As the winter moved toward a close, the clothed buckeye branches sported bottle-brush-like spines, anchors for imminent flowers. Some of the camp's naturalists came back from the beach with reports of whale sightings. Gradually, the wetness relented into occasional sunny days. Wildflowers sprouted on the hillsides while our organic garden burst into colors and sweetpea perfume.

The spring was worth every drop of rain and extra hour of darkness. At the beach, purple irises, golden yarrow, yellow bush lupine, mustard, and wild radish filled the upland marsh. In the hills, purple lupine, California poppies, and sunflowers blossomed. Poison oak and poison hemlock grew white flower clusters.

In late March, standing on the iris-covered bluffs with my group, I saw a pair of dolphins swimming parallel to the coast, their smooth gray backs gleaming in the sun. By April, humpback whales on their northerly migration were leaping into sight. One afternoon we watched a baby humpback throw itself into the air over and over again, in the wake of its sedate elders. I stood transfixed on the bluff, ignoring my young charges. Spouts and dark backs emerged from the blue Pacific several more times that day.

By then, clusters of creamy pink flowers covered the buckeyes. Under the buckeyes, on sun-dappled ground, pale blue forget-me-nots sprouted like weeds. One day my cabin group found pea-sized white balls littering the ground under the oaks. The girls searched without success for the origin of the aromatic balls. Finally, I spotted similar balls--they were actually flowers, heavy with nectar--high in a madrone tree. The madrone trees in the gulch, with their smooth burnt-sienna bark that peels off in curls, wafted sweet fragrances for weeks, dropping flowers like farmers scattering grain for chickens.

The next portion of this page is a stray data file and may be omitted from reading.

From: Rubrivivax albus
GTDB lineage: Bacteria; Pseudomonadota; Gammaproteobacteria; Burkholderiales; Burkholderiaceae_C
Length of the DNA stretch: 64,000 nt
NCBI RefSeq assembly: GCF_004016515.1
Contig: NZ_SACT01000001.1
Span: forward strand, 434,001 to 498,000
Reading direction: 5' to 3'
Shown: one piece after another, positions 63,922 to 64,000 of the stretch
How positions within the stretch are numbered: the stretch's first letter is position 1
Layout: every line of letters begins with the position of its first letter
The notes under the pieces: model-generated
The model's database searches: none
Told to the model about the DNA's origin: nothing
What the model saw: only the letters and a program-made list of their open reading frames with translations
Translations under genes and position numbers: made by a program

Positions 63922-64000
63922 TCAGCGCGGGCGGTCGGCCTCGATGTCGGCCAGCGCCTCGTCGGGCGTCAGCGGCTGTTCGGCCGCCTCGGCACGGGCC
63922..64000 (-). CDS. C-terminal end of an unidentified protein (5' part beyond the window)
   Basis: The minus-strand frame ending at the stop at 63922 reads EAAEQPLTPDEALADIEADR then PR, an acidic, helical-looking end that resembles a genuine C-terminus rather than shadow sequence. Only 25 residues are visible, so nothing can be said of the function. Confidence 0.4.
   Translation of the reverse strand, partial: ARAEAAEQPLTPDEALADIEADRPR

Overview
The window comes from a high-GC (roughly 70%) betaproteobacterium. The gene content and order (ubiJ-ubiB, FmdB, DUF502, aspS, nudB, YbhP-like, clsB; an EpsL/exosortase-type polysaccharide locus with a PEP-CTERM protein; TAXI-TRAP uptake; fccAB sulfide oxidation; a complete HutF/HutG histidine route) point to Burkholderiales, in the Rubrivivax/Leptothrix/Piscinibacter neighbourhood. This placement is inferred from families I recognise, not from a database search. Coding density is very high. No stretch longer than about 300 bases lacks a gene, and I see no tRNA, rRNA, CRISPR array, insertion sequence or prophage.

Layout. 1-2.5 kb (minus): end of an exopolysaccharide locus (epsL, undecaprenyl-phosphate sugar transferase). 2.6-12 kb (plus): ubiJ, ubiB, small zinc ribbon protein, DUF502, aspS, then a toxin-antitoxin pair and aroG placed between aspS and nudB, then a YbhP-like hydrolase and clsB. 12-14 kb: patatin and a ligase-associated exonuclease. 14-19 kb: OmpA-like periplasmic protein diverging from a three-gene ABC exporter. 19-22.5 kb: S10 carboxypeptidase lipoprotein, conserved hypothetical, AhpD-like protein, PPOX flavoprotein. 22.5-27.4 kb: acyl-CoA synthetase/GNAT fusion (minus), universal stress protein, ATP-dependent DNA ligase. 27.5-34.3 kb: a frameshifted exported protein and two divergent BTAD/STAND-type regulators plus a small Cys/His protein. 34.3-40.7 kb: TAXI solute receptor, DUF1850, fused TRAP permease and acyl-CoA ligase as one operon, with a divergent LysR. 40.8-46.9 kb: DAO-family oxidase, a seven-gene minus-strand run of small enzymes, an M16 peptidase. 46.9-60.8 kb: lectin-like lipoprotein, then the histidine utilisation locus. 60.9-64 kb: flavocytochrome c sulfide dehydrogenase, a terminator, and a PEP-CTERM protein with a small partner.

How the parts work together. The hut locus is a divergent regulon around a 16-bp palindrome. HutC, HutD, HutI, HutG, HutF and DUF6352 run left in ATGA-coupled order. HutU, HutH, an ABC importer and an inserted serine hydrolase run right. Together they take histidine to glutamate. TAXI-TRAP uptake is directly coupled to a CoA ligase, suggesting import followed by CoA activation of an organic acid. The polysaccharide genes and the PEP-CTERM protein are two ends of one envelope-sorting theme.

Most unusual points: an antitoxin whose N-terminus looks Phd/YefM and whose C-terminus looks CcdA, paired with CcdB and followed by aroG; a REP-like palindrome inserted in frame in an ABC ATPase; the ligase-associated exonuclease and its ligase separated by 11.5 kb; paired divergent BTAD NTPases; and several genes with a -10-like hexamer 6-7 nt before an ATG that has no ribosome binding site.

In the mornings, fog still crept up the river valleys from the ocean. In the warm spring afternoons, garter snakes and rubber boas crossed our paths more frequently. I learned not to handle the boa--it gave off a strong, foul sewage odor when disturbed. Surrounded by thriving life, I tried new activities and hikes. With a group of girls, I hiked to a small waterfall, splashing over moss-covered rocks. With a cabin of boys, I smelled delicate wild roses.

I left Jones Gulch at the end of May, just as the brown was spreading across the hills once again. The creeks were dwindling, soon to fade away to nothing. Hot air began to parch the open hills. Under the cooler redwoods, mosquitoes replaced the banana slugs.

I live on the coastal fringe of the Santa Cruz Mountains now. It's April as I write, and the buckeyes are blooming pink and cream again. They are signaling yet another change of California season, for those who know what to notice.

Science Notes / Winter 1994 / Science Communication Program / University of California, Santa Cruz